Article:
September 8, 2017

IndyCAN rally promotes budget that puts families first

Those gathered for a rally promoting a “families first” 2018 federal budget hold signs during an IndyCAN gathering in the gymnasium of Holy Spirit Catholic School in Indianapolis on Aug. 30. (Photo by Natalie Hoefer)

Those gathered for a rally promoting a “families first” 2018 federal budget hold signs during an IndyCAN gathering in the gymnasium of Holy Spirit Catholic School in Indianapolis on Aug. 30. (Photo by Natalie Hoefer)

By Natalie Hoefer

More than 350 people gathered in the gymnasium at Holy Spirit Catholic School, cheering in support and applauding with approval.

The crowd was not there for sports, nor were they all Catholic.

But they were unified at this public rally to support a common cause: standing in solidarity with the Indianapolis Congregation Action Network (IndyCAN) to promote a 2018 federal budget as a moral document that must put families first.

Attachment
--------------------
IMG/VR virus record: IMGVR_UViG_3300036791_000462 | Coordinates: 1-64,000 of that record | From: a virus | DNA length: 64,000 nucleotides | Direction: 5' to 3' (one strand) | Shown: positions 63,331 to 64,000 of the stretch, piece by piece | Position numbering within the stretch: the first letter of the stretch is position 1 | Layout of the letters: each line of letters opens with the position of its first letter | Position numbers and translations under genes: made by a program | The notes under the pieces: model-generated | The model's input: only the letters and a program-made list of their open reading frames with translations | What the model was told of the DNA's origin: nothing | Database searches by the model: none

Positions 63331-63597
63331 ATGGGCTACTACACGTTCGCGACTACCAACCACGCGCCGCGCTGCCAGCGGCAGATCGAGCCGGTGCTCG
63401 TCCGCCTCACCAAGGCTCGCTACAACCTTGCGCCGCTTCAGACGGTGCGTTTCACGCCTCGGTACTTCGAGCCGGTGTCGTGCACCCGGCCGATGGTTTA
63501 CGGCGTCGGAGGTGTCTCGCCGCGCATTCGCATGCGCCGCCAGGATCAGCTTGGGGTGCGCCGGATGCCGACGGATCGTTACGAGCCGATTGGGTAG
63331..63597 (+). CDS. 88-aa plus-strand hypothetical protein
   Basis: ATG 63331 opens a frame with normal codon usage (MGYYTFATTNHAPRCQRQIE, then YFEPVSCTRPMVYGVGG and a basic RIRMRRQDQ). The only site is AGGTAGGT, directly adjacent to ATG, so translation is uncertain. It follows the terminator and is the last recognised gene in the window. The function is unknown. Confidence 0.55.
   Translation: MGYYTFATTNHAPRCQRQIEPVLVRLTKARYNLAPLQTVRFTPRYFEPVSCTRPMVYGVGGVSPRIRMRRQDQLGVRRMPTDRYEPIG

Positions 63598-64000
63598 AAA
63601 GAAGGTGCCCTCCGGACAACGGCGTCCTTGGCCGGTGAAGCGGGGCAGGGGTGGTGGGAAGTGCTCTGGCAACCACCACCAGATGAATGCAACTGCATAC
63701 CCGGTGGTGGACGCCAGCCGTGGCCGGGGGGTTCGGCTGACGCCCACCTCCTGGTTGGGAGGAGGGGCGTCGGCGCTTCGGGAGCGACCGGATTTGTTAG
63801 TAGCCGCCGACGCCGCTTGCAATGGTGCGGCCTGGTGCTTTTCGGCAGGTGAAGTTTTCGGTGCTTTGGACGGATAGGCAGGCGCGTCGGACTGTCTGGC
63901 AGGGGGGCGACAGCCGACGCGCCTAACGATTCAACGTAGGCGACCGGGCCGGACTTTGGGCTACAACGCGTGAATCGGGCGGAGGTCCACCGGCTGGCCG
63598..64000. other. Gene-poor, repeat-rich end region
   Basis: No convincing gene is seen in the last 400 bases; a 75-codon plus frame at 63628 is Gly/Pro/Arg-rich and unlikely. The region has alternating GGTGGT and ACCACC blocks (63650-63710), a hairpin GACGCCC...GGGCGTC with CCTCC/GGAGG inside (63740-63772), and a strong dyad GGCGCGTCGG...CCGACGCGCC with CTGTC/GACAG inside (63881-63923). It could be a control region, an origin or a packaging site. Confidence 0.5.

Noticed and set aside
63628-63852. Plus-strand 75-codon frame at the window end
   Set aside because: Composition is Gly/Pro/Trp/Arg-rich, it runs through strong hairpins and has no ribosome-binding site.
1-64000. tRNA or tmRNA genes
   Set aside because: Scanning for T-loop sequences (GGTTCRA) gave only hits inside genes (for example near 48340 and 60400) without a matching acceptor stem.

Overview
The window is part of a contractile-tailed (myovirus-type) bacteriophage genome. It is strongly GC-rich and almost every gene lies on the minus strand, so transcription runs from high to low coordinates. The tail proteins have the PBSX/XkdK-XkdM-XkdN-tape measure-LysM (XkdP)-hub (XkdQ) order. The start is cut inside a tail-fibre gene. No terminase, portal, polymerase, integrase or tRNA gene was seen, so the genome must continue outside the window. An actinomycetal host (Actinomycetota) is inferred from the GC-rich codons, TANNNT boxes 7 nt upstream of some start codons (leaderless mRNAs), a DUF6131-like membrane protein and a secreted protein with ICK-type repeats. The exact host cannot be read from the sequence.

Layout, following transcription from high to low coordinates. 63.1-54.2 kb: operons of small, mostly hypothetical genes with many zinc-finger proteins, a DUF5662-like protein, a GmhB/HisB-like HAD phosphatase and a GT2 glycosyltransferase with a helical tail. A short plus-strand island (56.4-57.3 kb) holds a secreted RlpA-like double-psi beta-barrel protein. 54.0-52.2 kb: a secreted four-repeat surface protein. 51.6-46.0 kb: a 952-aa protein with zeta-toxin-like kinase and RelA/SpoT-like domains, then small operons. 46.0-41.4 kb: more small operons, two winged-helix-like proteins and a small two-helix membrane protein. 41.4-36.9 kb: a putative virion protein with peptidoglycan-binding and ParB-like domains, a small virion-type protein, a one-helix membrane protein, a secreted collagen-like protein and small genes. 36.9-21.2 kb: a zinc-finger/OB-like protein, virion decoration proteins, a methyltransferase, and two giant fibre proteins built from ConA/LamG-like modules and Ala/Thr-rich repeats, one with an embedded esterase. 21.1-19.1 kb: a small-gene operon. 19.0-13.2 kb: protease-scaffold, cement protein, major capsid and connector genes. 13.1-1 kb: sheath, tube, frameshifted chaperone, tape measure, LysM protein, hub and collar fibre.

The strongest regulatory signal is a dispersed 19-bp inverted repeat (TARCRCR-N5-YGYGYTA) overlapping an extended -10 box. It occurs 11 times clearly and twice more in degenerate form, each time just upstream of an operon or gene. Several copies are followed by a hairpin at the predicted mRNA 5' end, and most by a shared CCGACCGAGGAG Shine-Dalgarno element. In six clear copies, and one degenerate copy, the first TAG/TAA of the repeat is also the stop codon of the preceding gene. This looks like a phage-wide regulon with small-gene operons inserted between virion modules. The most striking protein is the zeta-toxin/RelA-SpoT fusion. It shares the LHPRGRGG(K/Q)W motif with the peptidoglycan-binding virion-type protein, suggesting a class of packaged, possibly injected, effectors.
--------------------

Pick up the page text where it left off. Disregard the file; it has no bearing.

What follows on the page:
The event, hosted by the Indianapolis east side parish on Aug. 30, “came about as faith leaders responded to the House budget proposal put forward this summer that included steep cuts in crucial social safety nets, while increasing investments in deportation and incarceration,” said Providence Sister Tracey Horan, who works for IndyCAN.

“Many faith leaders and clergy see how these changes pose serious threats to families in our churches, and wanted to encourage elected leaders to see the budget as a moral document.”

Some of the proposed changes being opposed by the organization and its supporters include cutting Medicare and Medicaid by a combined $2 trillion; dedicating $5.4 million toward immigrant deportation efforts; ending the Deferred Action of Childhood Arrivals (DACA) policy (which was rescinded on Sept. 5); and removing $1 billion in programs designed to reduce crime and keep families together.

“The goal of the event is to support our elected officials in saying ‘no’ to a budget that separates and harms families,” said Sister Tracey.